With flash:
macregol medallion flash

Without flash:
macregol medallion no flash

macregol medallion close up

macregol medallion macro

5th Celtic cross stitch: mini cross

mini celtic cross

This is a small design, about 3×4 inches. I’m thinking this will make a good crest, if I can find a blazer. Like a private school jacket.

4th Celtic cross stitch: Iona cross

iona cross flash

Without the flash:

iona cross wo flash

I forgot to make the French knots in the arms until after I’d washed it, so there are some marks from the hoop still in it, but those will easily press out with a warm iron.

3rd in the cross stitch Celtic cross series: knots cross

knots cross flash

This one took a while because I went through a period of a couple of months where I didn’t want to work on it. I got kind of bogged down in the center, it was all shades of the same color and the backstitching was really confusing–it makes sense when you pull back and look at the whole design, but when you’re working on one tiny fraction of it inches from your nose, it’s hard to see the forest for the trees. So I really needed to take a break from it for a while. Once I was done with that part, the rest was relatively easy.

knots cross no flash

This is a photo I took without the flash, so it’s blurry but the colors are truer to reality. I really like the alternating color scheme in this design.

The next cross is the Iona Cross, which has some fussy elements–French knots, single stitches that need to be individually backstitched, some blackwork design–but doesn’t look difficult.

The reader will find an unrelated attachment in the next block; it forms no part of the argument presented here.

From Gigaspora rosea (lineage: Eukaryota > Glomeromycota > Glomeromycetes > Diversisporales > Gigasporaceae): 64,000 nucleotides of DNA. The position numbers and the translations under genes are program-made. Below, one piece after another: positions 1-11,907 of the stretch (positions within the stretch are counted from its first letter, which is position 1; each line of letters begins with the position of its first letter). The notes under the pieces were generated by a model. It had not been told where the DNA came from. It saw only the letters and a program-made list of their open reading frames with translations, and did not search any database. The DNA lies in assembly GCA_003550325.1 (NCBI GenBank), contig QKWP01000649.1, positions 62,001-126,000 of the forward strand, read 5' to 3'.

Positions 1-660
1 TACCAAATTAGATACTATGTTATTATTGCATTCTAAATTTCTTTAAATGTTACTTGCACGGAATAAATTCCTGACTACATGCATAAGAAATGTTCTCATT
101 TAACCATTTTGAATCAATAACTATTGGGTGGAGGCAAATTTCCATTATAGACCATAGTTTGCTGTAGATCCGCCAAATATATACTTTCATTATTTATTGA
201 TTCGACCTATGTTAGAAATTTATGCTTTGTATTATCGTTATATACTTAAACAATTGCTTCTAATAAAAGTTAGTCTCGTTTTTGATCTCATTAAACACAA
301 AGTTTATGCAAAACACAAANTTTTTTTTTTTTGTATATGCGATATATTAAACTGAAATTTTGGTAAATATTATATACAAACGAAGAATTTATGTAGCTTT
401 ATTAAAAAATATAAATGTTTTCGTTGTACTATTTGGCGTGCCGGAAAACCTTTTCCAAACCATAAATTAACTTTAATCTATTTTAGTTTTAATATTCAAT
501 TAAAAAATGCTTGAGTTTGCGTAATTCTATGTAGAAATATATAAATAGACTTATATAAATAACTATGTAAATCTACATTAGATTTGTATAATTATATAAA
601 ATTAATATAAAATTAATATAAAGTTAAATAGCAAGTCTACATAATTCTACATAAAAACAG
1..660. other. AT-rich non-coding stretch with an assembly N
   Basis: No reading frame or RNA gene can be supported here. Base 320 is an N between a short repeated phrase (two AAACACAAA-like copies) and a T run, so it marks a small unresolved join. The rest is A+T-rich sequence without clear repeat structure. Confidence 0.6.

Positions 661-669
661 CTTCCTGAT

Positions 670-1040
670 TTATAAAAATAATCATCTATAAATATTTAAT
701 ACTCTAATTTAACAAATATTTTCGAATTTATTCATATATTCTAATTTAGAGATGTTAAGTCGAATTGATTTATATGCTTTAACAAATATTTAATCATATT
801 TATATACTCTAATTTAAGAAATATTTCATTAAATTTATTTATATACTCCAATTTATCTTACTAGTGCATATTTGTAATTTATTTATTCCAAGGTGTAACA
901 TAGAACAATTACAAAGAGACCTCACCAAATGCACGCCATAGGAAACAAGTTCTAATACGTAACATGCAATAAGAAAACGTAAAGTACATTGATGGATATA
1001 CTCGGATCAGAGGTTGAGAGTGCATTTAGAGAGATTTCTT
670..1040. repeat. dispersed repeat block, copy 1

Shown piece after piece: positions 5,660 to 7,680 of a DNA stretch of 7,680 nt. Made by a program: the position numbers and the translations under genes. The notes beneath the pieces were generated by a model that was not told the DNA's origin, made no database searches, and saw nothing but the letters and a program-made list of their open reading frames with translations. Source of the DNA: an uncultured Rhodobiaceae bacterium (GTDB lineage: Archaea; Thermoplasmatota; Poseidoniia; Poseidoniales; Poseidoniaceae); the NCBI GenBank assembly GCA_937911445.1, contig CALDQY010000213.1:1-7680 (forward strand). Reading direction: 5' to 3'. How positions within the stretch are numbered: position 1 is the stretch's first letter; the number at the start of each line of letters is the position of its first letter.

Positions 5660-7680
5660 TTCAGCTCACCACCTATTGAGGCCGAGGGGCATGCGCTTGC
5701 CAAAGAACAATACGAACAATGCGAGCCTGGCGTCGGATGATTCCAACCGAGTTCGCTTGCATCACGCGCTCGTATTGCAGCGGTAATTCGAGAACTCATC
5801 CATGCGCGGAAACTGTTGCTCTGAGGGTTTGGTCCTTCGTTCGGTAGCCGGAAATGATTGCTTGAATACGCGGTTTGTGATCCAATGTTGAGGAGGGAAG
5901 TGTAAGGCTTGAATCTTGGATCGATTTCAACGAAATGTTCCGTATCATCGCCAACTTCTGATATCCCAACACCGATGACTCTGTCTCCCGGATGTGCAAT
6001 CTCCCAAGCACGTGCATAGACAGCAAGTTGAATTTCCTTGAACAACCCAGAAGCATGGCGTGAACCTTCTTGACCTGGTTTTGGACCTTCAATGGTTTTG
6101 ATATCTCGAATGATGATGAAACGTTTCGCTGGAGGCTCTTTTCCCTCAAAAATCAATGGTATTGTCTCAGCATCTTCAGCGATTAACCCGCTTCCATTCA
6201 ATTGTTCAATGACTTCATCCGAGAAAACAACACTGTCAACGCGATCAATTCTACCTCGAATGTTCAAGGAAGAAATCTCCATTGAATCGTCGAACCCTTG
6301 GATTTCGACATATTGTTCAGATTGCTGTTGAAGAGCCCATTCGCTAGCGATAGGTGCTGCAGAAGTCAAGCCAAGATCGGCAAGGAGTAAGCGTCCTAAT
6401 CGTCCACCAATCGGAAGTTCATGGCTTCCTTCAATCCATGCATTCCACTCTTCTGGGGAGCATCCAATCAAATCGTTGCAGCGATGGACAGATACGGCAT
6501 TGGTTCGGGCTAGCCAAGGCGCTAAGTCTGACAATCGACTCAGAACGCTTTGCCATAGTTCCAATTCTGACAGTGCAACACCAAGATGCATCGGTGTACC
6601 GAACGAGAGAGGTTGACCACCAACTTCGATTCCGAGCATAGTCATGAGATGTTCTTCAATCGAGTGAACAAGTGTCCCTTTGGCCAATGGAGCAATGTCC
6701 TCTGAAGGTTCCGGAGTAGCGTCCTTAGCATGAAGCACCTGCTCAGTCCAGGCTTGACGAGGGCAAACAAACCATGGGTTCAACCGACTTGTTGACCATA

Celtic cross stitch #2: Tara Cross

PICT0521, originally uploaded by pinstripe_bindi.

PICT0524, originally uploaded by pinstripe_bindi.

cross stitch: darrow medallion

darrow medallion, originally uploaded by pinstripe_bindi.

This is the first design I’ve completed from the House of White Birches cross stitch pattern book Celtic Crosses, and I think it came out super cool, so I’m going to do all of the designs. I don’t know what I’ll do with them (I think it’s boring to just put a frame around needlework and stick it on the wall), but I’ll figure something out.

Originally I thought of getting a blazer and making this a crest, like a private school jacket, but it’s just a little too big for that. However, there are a couple of small designs in the book that will work just fine, whenever I get to them.

This is some of the most complex backstitching I’ve ever seen, so I decided to do it as I went–cross stitch patterns are divided into a grid of 10 x 10 stitches, and you’re meant to do one square at a time, or you’ll very easily lose your place. Normally I do all the main stitching, then go over it with the backstitching afterward, but this time I did the backstitching for each square before I moved onto the next one. It seemed easier, and I think that was the right decision.

darrow medallion close up, originally uploaded by pinstripe_bindi.

embroidery: owl tote

owl tote, originally uploaded by pinstripe_bindi.